The Story of Ahikar

Narrated by: Dennis Logan
Length: 2 hrs and 12 mins
5 out of 5 stars (2 ratings)

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Publisher's Summary

Rendered in plain and understandable language, this little book is a wellspring of wisdom intermingled in a story even children will find entertaining. Its wisdom rivals that of Proverbs. It is a wonderful way to teach "life lessons."

The Story of Ahikar is one of the oldest sources of wisdom literature. Its influence can be traced through the Koran, as well as the Old and New Testaments. The oldest version, which we can only assume to be the original Papyrus, appears to have been produced circa 500 BC. It is written in Aramaic and was discovered among the ruins of Elephantine.

The earliest mention of Ahikar is in the Book of Tobit in the form of the name "Achiacharus". According to the book of Tobit, Ahikar was a relative and friend to Tobit. He was the chief counselor of the Assyrian ruler, Sennacherib. The book of Tobit mentions Nadab, Ahiker’s nephew, whom Ahikar adopted, and who sought to repay the kindness by attempting to kill his uncle. In the first chapter (verses 21, 22) you read that he was a great officer at the court of king Esarhaddon; and at the end of the book (xiv. 10) you may learn something about his story; for Tobit says to his son Tobias, "Remember, my son, how Aman handled Achiacharus that brought him up, how out of light he brought him into darkness, and how he rewarded him again; yet Achiacharus was saved, but the other had his reward, for he went down into darkness."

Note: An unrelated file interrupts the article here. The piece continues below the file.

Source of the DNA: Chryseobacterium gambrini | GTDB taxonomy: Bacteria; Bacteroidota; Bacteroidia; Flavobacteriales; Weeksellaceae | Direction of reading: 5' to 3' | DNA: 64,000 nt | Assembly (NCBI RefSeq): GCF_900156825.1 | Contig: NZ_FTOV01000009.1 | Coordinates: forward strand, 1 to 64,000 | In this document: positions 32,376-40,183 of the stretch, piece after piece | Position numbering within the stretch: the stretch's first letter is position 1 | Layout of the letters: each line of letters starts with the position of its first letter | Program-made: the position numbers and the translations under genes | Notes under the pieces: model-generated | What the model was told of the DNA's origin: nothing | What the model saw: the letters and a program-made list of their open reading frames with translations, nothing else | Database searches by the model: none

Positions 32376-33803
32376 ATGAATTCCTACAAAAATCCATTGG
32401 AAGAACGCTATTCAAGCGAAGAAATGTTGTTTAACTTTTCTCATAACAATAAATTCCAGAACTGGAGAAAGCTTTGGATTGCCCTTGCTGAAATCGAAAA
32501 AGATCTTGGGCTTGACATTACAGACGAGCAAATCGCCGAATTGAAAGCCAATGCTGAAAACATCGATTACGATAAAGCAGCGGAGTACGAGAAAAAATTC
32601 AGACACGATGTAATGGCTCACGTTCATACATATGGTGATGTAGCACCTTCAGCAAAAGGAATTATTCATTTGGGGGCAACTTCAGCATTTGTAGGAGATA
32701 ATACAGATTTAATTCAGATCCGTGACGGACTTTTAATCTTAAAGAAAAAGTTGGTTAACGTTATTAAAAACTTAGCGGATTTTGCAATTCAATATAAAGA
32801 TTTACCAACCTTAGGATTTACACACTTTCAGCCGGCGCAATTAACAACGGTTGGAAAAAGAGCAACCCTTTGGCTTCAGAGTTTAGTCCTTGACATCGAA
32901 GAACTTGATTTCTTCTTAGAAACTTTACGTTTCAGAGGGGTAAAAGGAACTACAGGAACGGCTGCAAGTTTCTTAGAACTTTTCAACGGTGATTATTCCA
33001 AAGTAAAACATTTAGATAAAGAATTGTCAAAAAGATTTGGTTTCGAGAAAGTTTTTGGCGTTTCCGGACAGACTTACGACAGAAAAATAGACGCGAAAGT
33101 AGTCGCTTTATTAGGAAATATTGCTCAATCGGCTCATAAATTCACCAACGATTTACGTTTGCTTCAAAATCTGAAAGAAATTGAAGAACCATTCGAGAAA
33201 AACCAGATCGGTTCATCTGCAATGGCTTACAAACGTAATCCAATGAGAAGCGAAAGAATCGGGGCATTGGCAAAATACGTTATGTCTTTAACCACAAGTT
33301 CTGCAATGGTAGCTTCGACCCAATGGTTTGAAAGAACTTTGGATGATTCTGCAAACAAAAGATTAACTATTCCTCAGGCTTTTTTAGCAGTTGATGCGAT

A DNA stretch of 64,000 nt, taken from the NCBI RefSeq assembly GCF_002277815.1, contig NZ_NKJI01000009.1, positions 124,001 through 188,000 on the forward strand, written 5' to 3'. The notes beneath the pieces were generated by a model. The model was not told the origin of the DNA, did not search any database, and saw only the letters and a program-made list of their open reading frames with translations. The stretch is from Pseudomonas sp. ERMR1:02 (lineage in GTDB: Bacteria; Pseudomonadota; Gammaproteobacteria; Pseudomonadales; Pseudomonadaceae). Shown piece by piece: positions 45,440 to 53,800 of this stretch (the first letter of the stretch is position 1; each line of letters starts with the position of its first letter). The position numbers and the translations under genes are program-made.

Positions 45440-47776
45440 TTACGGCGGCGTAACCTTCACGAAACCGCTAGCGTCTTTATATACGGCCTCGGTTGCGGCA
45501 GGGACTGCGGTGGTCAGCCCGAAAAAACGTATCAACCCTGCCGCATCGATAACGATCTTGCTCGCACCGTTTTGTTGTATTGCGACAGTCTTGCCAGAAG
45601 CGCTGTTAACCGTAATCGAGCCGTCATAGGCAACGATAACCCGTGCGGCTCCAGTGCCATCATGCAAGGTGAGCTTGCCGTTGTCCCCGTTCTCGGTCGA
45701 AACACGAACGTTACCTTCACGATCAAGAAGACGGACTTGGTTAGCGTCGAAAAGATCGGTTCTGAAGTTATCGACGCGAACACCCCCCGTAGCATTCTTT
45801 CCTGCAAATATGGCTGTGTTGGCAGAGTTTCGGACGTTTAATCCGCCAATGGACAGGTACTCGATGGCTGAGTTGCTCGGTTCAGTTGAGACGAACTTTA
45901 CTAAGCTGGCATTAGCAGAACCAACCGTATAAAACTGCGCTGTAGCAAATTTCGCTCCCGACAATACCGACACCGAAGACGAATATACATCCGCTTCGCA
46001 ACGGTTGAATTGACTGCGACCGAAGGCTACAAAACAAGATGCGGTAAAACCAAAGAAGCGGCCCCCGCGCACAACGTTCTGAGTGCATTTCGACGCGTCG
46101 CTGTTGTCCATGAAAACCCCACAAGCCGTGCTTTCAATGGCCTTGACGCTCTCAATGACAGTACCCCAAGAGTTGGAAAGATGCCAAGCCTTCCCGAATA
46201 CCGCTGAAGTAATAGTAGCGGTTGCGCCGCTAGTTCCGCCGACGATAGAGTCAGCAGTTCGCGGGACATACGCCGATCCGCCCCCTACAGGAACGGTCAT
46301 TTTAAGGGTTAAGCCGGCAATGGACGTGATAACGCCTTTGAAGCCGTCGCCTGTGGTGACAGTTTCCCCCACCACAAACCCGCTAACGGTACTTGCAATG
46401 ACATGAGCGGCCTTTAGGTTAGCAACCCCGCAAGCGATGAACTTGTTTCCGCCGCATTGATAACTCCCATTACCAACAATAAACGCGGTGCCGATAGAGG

Tobit, xiv. 10, 11, according to the Codex Sinaiticus reads slightly different: "but God made good his dishonor in His sight and Ahikar returned to the light, but Nadab went into darkness everlasting". 

In the Old Testament we see Ahikar was the chancellor of the Assyrian king Sennacherib, son of Esar-haddon (II Kings, xix. 37). The basic story of Ahikar contains four divisions: (1) The Narrative; (2) The Teaching; (3) The Journey to Egypt; (4) The Similitudes or Parables. Parts of the story are found in various forms in Greek, Rumanian, Slavonic, and Syriac, to name a few versions.

©2012 Joseph Lumpkin (P)2018 Joseph Lumpkin

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